Hepatitis C: Treatment & Vaccine

Instructor: Justine Fritzel

Justine has been a Registered Nurse for 10 years and has a Bachelor's of Science in Nursing degree.

Hepatitis C is a virus that is highly contagious. In this lesson, we will learn about treatment of Hepatitis C infections as well as about the vaccine for this disease.

What Is Hepatitis C?

Bob is a 45-year-old man who was recently diagnosed with Hepatitis C after donating blood at his local blood bank. He was quite shocked to hear this because he was feeling fine, and he had no idea how he could have gotten it. In fact, he wasn't even very familiar with what it was.

Hepatitis C is a virus that causes inflammation of the liver, or hepatitis. Just like Bob, a person with a Hepatitis C infection usually doesn't have any symptoms. Some people will develop symptoms several weeks to months after being infected. Symptoms include fever, nausea, vomiting, abdominal pain, and lethargy. These sound pretty similar to any type of gastrointestinal or flu illness, right? Additional symptoms may include joint pain, dark urine, gray-colored stools, and yellow-tinged skin, or jaundice.

The symptoms are fairly vague, so most people don't seek further medical care and therefore are not diagnosed with Hepatitis C. A small percentage of people will fully recover and completely clear the virus from their system without treatment. More often, however, chronic Hepatitis C develops. This means that the virus continues past six months and often, for a lifetime.

Many people with Hepatitis C remain without symptoms for decades. They are eventually diagnosed with Hepatitis C when they start having symptoms of advanced liver damage.

This information helped Bob to understand his liver disease better, but he started having more questions.

How Is it Transmitted? Is it Preventable?

Hepatitis C is a bloodborne pathogen, meaning that it is present in the blood and passed from one person to another through contact with blood. The vast majority of Hepatitis C infections are transmitted through injectable drug use. If a person with Hepatitis C shares a needle with another person to inject drugs, he or she will pass the virus on to the other person.

Information from the Centers for Disease Control and Prevention

Hep C can also be spread from medical equipment if healthcare settings are not adequately sterilized or if items, such as needles, are reused. The virus can be passed from an infected mother to her baby during childbirth as well. The virus is not transmitted through breastfeeding, though. Prior to 1992, there was also a risk of transmitting Hepatitis C through receiving a blood transfusion. Since that time, donated blood is now screened to prevent the transmission of viruses. Since Hepatitis C is spread through exposure to infected blood, it is possible to be spread through sexual intercourse although it is less common because there may not be exposure to blood.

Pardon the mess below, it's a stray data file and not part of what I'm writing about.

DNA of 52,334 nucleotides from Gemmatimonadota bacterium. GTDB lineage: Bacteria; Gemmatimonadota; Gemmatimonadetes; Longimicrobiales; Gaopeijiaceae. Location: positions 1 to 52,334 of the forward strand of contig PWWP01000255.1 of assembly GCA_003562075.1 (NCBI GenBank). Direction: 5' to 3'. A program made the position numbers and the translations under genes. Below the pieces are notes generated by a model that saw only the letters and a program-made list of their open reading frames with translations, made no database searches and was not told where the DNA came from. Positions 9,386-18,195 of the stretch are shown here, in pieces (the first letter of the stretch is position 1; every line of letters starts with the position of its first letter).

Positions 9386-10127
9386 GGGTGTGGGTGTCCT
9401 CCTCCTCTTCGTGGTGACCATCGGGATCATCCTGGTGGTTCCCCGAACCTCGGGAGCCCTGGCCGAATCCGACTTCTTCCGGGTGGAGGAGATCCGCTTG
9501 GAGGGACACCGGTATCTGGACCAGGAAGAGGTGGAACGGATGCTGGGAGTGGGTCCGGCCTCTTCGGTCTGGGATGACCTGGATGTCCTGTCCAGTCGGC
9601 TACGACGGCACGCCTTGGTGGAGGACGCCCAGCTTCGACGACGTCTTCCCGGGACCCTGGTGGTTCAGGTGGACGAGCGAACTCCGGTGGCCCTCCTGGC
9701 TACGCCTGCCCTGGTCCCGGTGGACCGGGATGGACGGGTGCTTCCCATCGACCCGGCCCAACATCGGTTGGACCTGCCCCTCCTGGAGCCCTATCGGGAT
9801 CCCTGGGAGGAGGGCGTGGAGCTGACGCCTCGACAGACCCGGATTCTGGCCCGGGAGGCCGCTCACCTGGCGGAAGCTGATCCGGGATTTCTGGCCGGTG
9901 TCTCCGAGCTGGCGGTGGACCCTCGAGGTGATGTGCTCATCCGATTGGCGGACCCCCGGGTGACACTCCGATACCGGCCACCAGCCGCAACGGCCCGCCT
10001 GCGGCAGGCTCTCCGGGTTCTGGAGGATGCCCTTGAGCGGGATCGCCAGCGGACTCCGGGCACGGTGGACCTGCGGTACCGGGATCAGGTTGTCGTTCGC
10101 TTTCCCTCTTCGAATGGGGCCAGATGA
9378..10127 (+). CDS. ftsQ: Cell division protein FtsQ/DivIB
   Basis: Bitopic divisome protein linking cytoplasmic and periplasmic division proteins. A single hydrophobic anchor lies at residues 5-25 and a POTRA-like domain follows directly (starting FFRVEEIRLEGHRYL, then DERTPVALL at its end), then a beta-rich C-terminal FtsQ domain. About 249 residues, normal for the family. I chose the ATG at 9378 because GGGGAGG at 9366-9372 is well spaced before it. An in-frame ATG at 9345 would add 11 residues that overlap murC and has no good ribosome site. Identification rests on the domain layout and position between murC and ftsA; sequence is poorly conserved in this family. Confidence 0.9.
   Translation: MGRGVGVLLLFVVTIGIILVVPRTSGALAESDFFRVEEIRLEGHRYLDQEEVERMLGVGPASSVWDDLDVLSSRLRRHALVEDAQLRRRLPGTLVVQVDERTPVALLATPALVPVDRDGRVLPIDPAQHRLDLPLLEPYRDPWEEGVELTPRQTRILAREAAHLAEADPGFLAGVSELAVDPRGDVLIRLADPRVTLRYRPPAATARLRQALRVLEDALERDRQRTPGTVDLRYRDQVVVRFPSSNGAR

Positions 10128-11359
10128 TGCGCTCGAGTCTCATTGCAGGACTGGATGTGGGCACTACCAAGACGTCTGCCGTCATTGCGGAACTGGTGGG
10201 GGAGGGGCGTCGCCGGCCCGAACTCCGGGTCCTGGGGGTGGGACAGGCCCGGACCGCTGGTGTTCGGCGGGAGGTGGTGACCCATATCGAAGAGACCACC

Unfortunately, there is not a vaccine to prevent Hepatitis C. There are other types of hepatitis viral infections, however, that do have vaccines to prevent them.

Bob feels a little relieved knowing there wasn't anything he could have done to prevent his infection. He never used drugs, but he did have a blood transfusion in the late 1970s and is wondering if that is how he contracted Hepatitis C.

Treatment for Hepatitis C

The goal of treatment for Hepatitis C is to cure it. In fact, it is highly curable with antiviral medications. More than 95% of cases could be cured with the use of antiviral medications. Currently the preferred medications to treat Hepatitis C include sofosbuvir, daclatasvir, and a sofosbuvir-ledipasvir combination.

If it's highly curable, then why do almost 400,000 people die every year from Hepatitis C? Because Hepatitis C is usually asymptomatic, most people do not know they have it or seek treatment. When they finally do seek treatment, it is generally because the liver damage is so severe; curing it is much less likely at that point.

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